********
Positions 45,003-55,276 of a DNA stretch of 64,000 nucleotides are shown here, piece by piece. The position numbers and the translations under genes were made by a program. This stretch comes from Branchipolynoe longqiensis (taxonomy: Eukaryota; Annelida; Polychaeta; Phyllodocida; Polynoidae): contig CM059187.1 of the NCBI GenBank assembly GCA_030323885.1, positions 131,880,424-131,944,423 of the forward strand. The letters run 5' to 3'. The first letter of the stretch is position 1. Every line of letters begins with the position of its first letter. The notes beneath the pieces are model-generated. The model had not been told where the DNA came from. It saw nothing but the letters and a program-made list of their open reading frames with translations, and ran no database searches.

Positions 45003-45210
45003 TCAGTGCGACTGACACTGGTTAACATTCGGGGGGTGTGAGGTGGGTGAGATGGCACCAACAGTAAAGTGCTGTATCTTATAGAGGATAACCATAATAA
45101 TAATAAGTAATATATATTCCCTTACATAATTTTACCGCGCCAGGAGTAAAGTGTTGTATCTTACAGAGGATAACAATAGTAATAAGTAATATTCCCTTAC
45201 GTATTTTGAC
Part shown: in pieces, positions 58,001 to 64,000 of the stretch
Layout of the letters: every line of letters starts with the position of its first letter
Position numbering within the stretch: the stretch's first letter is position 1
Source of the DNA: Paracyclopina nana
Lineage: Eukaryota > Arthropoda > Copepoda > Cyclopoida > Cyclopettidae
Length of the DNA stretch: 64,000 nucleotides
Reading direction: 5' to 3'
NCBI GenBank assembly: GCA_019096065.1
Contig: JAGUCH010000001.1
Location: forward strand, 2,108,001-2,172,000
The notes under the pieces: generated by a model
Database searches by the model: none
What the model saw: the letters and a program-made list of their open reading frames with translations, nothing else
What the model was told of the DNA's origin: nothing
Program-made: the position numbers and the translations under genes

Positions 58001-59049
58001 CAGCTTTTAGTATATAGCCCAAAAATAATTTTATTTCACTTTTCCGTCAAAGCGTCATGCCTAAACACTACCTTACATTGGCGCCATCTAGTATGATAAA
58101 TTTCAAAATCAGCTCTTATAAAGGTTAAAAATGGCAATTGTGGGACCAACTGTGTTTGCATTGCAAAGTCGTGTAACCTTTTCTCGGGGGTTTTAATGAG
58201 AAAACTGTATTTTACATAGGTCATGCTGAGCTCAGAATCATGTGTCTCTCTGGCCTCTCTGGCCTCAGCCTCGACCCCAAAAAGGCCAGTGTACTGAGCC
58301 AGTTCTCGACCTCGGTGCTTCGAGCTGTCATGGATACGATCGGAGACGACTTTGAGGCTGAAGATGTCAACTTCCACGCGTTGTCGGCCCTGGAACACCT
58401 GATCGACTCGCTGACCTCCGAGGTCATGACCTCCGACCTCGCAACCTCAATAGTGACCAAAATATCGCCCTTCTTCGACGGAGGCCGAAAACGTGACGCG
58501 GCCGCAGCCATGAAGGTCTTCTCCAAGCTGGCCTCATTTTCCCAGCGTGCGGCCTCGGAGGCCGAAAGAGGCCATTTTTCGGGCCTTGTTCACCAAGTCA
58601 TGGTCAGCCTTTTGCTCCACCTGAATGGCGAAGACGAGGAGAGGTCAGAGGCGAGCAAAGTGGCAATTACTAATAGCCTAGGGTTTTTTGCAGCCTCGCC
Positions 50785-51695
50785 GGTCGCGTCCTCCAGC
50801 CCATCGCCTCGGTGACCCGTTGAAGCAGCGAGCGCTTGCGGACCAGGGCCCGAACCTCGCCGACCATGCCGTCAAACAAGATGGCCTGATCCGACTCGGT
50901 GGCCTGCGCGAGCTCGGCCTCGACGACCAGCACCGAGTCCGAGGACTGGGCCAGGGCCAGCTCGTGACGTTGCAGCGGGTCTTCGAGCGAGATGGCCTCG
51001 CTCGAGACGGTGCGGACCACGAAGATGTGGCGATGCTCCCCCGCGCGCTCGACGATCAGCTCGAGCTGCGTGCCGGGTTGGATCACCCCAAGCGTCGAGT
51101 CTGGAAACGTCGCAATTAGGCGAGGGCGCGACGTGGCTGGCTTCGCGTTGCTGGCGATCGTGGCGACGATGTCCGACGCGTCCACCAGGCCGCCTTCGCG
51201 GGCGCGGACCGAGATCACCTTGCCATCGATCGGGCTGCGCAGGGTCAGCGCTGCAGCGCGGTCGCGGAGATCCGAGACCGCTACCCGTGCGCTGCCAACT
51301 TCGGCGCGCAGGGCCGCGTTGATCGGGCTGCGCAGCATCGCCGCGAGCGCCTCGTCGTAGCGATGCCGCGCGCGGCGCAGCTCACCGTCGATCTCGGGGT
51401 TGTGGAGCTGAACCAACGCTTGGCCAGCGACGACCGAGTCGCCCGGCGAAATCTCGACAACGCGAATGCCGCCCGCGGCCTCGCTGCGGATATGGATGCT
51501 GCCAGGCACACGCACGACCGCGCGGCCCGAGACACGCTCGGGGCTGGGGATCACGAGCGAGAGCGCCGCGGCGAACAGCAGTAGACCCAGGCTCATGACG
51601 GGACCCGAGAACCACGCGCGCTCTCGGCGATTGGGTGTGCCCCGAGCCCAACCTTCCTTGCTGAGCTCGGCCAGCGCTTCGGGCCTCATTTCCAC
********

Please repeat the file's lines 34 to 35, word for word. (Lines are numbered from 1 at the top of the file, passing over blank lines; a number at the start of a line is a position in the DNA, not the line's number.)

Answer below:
51101 CTGGAAACGTCGCAATTAGGCGAGGGCGCGACGTGGCTGGCTTCGCGTTGCTGGCGATCGTGGCGACGATGTCCGACGCGTCCACCAGGCCGCCTTCGCG
51201 GGCGCGGACCGAGATCACCTTGCCATCGATCGGGCTGCGCAGGGTCAGCGCTGCAGCGCGGTCGCGGAGATCCGAGACCGCTACCCGTGCGCTGCCAACT